These tricks are nothing in terms of improving versatility compared with what it can do in conjunction with Ramdos or Rodos, the alternative disk operating systems from Romantic Robot and XDS.
So you can take Stop Press pages off standard Amstrad 3' disks and transfer them to 5.25" or 3.5" disks, saving the amount of tedious and time-consuming disk swapping immensely.
Of course, having the pages on a funny sized disk is not much use unless you can print them out - and again. X-Press can cope. There are five different print modes: high resolution (just like Stop Press NTQ, except it uses seven pins at once rather than just one); high resolution condensed (for those squashed pages); draft; draft condensed (similar but coarser than high resolution); and draft high speed, which will whip out at a page in about six minutes.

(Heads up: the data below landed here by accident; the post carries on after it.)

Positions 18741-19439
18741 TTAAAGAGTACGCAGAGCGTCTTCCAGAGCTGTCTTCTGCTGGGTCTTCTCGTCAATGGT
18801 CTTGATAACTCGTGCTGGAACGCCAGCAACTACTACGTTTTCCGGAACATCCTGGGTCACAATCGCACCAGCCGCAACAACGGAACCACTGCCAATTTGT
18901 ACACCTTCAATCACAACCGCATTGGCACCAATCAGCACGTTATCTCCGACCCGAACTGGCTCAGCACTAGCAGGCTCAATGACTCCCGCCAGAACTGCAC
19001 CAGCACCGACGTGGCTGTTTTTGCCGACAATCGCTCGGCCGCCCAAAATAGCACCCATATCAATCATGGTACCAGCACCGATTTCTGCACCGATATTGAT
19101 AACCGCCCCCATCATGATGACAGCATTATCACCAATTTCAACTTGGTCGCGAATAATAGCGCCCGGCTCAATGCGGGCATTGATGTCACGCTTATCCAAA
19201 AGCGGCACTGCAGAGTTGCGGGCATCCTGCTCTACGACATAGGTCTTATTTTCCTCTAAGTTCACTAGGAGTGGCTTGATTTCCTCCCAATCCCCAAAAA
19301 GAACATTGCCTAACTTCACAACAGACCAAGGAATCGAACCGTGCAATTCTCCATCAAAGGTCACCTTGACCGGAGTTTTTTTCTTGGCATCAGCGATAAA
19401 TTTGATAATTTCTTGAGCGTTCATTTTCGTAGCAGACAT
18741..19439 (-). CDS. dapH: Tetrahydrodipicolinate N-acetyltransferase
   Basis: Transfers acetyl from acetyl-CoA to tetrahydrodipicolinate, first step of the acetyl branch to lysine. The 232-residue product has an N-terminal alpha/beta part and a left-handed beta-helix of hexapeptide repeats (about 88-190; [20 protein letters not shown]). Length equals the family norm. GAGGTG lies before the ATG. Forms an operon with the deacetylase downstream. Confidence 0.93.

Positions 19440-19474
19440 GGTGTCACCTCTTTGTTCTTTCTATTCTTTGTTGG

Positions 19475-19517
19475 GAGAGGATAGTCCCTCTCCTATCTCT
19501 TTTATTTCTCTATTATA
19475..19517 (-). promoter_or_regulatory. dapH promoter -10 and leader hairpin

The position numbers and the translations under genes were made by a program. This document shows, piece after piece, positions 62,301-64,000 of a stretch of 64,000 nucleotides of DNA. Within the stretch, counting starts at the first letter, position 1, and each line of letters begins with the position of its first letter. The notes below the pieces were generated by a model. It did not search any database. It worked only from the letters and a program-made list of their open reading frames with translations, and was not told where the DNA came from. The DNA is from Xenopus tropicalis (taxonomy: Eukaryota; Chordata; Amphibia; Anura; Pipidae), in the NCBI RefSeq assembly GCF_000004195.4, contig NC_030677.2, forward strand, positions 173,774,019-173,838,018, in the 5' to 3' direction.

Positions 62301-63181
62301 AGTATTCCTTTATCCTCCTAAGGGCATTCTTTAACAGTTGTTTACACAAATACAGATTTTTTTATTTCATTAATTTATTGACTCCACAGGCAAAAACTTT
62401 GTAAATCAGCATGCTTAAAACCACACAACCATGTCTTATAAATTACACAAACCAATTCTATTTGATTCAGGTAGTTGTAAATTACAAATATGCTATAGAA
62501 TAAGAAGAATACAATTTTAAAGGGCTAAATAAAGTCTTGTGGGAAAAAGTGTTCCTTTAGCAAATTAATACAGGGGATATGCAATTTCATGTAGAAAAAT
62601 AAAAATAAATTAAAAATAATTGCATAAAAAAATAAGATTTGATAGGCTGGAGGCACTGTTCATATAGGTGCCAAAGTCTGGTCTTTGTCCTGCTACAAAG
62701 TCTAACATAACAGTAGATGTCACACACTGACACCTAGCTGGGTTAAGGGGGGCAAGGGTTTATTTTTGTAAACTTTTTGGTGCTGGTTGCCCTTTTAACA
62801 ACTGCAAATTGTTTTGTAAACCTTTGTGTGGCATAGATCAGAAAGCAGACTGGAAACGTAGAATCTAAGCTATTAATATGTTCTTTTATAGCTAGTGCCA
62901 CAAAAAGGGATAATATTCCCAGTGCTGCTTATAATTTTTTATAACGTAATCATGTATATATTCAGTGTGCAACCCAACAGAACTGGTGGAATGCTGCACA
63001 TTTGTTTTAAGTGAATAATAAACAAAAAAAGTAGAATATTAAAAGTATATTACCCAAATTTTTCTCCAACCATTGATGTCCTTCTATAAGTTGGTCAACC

Pages being printed can be queued up behind each other, removing Stop Press" need to load each one before printing it.
It is much more important to have the manual to hand than with many other programs. Because none of the options explains itself to any degree, it's vitally important to get to know what everything does before you manage to garble your "oh so pretty" pages. The authors seem well aware of the fact, because the manual goes through every option click by click. Even though many processes are similar in operation, everything is painfully well documented.
Although this makes the manual a bit off-putting fo: those of us who've worked out how programs tend to work, I'd stake my reputation (big deal - ed.) that people unused to computers will find it a great help to have someone holding their hand all the way in this manner. The letdown of the manual, however, is that it doesn't explain in enough detail exactly why you'd want to use the particular features.